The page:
The problem with intellectual curiosity is that it leads you to worry about things that you did not previously know existed. This would not be a problem were it not for the fact that you usually have no control over these problems. It’s better to know about issues over which you have some control.
Today, my wife sent me a link to a warning on Facebook that many teas contained unacceptably high levels of pesticides. It went on to say that the pesticides mentioned could predispose you to cancer. It then gave you options: 1) drink the teas and take your chances, 2) avoid a list of teas (mostly commonly available teas sold in grocery stores in bags) 3) switch to white tea which has lover levels of the chemicals 4) buy from a list of organic loose leaf teas that had acceptable levels.
I did not know there was a problem, but I have manageable choices.
In a second article there was a critical analysis of a statistical tool for measuring the value of meta-analysis in studying “themes” of neurological and psychological problems.
This was technical, and I used to read studies using meta-analysis when I was working, and because I like technical/statistical studies (a definite mark of nerdiness) and because I used to wonder just how useful meta-analysis was I found it interesting.
Here’s the scenario. Say you want to know whether there is a relationship between having an overly protective mother and the development of habit-tic. (Habit tics are those peculiar physical movements such as repeatedly squinting one’s eyes when nervous, or rubbing your nose frequently. In neither of these is there a neurological problem. It is just an acquired habit that somehow relieves tension).
You go to the literature and can’t find a study with – say – more than 5 individuals studied. With studies like this the number of individuals studied increases the statistical “power” of the study. Another way of saying that any finding is more likely to be valid.
So, a meta-analysis might take 20 studies with anywhere from 1 to 5 subjects giving more statistical probability with the caveat that each study needs to be examined for how well the study was done and possible bias on the part of the researcher and other compounding effects.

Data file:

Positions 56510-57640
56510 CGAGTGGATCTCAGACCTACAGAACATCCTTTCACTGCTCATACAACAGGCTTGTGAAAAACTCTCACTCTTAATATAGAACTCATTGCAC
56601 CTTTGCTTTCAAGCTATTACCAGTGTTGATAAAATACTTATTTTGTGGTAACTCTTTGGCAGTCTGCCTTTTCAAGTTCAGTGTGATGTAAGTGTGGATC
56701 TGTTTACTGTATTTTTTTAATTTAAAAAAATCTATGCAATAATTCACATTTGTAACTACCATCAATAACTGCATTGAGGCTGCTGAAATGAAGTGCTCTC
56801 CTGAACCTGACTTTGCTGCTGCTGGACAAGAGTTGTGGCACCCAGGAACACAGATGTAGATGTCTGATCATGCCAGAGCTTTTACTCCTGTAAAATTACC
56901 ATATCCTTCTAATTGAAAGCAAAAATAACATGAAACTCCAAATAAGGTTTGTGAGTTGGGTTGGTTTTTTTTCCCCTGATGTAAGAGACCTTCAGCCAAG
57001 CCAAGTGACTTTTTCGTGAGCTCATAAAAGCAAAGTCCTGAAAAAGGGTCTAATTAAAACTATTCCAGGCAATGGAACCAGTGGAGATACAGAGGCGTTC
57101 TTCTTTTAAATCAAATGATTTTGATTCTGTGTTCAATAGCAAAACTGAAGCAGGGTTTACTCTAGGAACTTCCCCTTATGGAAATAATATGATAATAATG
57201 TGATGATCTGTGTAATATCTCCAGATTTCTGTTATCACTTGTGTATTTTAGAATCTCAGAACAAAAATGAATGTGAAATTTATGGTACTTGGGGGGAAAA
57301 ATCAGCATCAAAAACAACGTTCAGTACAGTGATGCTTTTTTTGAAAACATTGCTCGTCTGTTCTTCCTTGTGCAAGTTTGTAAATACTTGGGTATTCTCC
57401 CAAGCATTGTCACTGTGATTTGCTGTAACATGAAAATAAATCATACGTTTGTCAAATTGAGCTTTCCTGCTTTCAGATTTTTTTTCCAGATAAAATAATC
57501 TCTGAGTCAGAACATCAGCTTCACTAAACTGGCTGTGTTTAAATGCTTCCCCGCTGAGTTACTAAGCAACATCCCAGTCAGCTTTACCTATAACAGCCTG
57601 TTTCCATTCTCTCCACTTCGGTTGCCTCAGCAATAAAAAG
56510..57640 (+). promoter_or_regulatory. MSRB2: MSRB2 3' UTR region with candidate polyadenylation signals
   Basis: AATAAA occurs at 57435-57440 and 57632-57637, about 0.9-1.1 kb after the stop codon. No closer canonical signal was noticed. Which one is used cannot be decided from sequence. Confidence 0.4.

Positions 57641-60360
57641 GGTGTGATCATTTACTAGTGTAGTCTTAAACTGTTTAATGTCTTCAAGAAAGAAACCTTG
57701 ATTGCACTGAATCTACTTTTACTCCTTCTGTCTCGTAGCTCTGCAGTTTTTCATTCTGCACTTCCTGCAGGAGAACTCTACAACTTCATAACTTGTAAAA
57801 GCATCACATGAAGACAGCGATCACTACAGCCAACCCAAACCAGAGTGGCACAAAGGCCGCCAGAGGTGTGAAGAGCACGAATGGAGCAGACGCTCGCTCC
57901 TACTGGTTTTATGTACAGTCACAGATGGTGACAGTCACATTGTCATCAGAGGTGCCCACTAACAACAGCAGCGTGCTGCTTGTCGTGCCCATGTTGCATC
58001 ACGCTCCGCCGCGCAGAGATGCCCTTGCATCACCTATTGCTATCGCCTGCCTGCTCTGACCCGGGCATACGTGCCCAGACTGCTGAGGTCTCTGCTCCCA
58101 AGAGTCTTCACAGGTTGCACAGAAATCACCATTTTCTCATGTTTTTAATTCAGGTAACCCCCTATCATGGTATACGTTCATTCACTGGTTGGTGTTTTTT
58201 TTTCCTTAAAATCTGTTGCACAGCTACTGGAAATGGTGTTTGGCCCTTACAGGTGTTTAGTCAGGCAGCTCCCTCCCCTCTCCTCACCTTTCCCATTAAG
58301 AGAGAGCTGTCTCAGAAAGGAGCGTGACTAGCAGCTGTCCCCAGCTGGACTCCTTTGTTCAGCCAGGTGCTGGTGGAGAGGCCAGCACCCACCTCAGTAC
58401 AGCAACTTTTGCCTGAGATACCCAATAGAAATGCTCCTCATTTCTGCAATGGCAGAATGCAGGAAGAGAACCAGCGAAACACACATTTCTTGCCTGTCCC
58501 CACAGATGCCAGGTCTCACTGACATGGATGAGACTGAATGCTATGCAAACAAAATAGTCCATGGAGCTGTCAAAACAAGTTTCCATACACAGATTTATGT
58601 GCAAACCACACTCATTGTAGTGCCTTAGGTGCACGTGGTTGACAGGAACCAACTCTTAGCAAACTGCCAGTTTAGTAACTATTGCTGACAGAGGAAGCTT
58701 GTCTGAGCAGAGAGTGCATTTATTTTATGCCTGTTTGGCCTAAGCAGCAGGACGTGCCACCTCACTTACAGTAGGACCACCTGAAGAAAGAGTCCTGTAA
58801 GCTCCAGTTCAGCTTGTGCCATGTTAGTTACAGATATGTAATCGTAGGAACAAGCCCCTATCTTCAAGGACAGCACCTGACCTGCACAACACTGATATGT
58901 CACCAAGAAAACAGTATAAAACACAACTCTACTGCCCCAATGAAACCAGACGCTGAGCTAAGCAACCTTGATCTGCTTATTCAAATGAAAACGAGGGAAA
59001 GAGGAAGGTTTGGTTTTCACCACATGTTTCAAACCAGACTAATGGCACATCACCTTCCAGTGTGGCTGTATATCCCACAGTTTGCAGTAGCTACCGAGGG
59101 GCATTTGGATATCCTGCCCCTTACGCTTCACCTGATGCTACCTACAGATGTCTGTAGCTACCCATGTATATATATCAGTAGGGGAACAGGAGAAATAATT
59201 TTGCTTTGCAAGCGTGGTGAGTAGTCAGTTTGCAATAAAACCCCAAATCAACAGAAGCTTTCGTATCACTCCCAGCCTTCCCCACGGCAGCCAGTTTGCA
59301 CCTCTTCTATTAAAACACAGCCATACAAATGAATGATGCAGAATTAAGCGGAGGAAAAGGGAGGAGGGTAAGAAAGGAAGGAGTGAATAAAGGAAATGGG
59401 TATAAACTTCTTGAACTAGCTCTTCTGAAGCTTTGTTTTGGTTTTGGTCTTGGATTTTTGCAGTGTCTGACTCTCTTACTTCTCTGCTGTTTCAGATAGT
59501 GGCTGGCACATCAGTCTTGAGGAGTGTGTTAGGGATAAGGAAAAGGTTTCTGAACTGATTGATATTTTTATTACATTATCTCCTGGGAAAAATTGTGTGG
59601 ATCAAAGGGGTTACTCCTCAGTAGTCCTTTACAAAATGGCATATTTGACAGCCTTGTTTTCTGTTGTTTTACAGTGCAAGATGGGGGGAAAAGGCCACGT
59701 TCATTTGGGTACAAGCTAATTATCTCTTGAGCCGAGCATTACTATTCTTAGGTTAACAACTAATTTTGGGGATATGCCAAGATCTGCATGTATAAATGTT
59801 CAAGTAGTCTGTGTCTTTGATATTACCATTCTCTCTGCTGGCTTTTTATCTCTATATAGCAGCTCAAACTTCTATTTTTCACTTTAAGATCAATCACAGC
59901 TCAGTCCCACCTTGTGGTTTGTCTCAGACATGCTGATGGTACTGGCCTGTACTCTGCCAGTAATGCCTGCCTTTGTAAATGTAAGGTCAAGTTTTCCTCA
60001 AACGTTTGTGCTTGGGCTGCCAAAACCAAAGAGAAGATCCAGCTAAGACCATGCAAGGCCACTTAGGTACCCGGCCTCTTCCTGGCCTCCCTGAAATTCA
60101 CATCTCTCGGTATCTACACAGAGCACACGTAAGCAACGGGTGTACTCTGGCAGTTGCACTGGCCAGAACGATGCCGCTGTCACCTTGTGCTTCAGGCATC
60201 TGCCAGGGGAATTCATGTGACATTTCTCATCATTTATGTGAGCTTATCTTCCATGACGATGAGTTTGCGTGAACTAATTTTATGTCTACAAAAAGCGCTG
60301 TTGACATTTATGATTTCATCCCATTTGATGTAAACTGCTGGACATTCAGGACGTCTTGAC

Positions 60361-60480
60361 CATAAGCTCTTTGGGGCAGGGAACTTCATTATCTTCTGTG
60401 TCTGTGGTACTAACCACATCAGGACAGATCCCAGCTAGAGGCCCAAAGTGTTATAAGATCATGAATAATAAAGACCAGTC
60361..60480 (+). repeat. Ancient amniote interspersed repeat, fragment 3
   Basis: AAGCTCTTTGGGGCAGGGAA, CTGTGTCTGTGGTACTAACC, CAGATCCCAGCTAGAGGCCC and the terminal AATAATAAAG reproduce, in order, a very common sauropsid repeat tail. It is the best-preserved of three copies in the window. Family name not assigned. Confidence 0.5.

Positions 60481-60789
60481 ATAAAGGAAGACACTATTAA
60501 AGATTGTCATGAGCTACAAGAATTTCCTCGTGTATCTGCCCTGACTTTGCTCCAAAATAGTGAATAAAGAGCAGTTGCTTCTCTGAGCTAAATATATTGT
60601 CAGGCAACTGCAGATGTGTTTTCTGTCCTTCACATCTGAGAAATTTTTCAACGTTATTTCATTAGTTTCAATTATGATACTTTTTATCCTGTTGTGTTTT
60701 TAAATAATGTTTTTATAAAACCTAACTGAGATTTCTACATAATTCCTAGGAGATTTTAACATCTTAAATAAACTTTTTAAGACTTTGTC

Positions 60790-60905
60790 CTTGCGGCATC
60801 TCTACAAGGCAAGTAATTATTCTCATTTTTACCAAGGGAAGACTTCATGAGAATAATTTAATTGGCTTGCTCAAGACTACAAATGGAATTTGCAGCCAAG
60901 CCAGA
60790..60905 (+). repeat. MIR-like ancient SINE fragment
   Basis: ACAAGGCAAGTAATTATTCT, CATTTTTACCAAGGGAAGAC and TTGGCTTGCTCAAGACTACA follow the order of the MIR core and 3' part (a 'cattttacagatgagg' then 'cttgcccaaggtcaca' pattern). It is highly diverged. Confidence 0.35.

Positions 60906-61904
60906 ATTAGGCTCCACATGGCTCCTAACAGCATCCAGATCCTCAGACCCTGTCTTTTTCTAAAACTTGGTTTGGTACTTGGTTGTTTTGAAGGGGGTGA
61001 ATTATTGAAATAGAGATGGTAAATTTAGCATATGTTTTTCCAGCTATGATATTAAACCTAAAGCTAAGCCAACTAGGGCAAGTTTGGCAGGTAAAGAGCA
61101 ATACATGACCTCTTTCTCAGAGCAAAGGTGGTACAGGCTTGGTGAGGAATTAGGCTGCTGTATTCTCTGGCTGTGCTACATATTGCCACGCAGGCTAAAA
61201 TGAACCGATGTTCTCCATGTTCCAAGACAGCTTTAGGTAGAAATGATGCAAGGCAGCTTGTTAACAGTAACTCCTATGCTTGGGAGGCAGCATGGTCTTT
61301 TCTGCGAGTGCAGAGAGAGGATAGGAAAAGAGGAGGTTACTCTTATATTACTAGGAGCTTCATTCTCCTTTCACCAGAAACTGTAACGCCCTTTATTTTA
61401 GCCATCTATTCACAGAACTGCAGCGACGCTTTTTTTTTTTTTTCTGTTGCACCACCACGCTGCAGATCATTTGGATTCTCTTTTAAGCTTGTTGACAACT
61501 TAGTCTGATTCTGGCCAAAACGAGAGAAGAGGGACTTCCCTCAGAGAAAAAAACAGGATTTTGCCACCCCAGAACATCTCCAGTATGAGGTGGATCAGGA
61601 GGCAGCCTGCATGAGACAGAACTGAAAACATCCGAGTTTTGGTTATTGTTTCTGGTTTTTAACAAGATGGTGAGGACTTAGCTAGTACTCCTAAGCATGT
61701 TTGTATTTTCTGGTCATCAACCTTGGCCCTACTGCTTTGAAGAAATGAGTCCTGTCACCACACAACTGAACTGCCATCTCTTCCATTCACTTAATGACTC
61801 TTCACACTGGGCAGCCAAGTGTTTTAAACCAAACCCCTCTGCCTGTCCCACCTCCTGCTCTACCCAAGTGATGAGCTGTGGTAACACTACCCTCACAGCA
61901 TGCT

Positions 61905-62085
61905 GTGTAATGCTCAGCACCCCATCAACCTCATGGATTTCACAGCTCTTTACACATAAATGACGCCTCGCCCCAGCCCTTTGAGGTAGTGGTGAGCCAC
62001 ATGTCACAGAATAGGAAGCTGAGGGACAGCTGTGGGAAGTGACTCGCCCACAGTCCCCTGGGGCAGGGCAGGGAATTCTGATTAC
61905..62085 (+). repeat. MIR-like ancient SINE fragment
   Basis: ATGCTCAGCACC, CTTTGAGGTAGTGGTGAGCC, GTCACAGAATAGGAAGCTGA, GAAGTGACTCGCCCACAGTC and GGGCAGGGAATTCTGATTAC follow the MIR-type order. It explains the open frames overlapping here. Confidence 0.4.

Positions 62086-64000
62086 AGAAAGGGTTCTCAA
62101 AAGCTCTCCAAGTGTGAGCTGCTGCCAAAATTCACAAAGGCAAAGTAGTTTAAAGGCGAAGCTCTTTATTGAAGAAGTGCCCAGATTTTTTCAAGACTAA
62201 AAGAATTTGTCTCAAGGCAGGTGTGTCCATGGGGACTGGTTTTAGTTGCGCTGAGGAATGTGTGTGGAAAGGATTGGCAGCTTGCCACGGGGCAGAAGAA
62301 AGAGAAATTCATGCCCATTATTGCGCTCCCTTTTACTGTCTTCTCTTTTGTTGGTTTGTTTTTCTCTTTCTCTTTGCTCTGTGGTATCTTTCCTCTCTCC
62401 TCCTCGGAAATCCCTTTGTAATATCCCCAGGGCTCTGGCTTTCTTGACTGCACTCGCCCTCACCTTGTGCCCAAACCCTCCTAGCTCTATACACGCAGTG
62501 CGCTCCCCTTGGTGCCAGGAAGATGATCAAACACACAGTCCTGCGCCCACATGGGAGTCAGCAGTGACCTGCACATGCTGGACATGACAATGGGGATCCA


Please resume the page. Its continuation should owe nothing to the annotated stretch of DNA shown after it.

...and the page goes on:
Typically, each study is scored and studies with higher ratings count more.
In “thematic” studies you might look at all studies done on subjects with habit tic looking at anything else as a contributing factor.
Well the “funnel” test is a statistical tool to look for selection of only the studies that you like. Ideally the plot should look like an inverted funnel with smaller studies – with more statistical error – being spread across the bottom and larger studies at the top of the funnel. An asymmetric plot is a sign of selection bias.
An asymmetric plot suggesting publication bias
Well, it isn’t at all clear that there is any validity to doing “thematic” meta-analysis in the first place. What does it mean that you have twenty studies of subjects with habit tics which studied everything from how often they went scuba diving to the ratio of the length of a subject’s ears to the distance between their eyes? Maybe, it’s just an excuse to get published. Maybe buried in all of that data is a study that, while small, had a startling finding that needed a larger study.
Now, I feel that I need to warn people about the validity of these studies. Not really. I’m OK with the fact that I am an observer and not a participant now, but at an earlier age I might have worried about this.
Before knowing about it I would have been blissfully ignorant.
But, maybe I’m not as sanguine about this as I think. After all, am I not writing about it?
And worrying about pesticides in my tea was off my radar until I got the warning. And, because I’m naturally suspicious I have to go research the warning to find out whether the author works for one of the more expensive loose-leaf tea suppliers. And, on and on.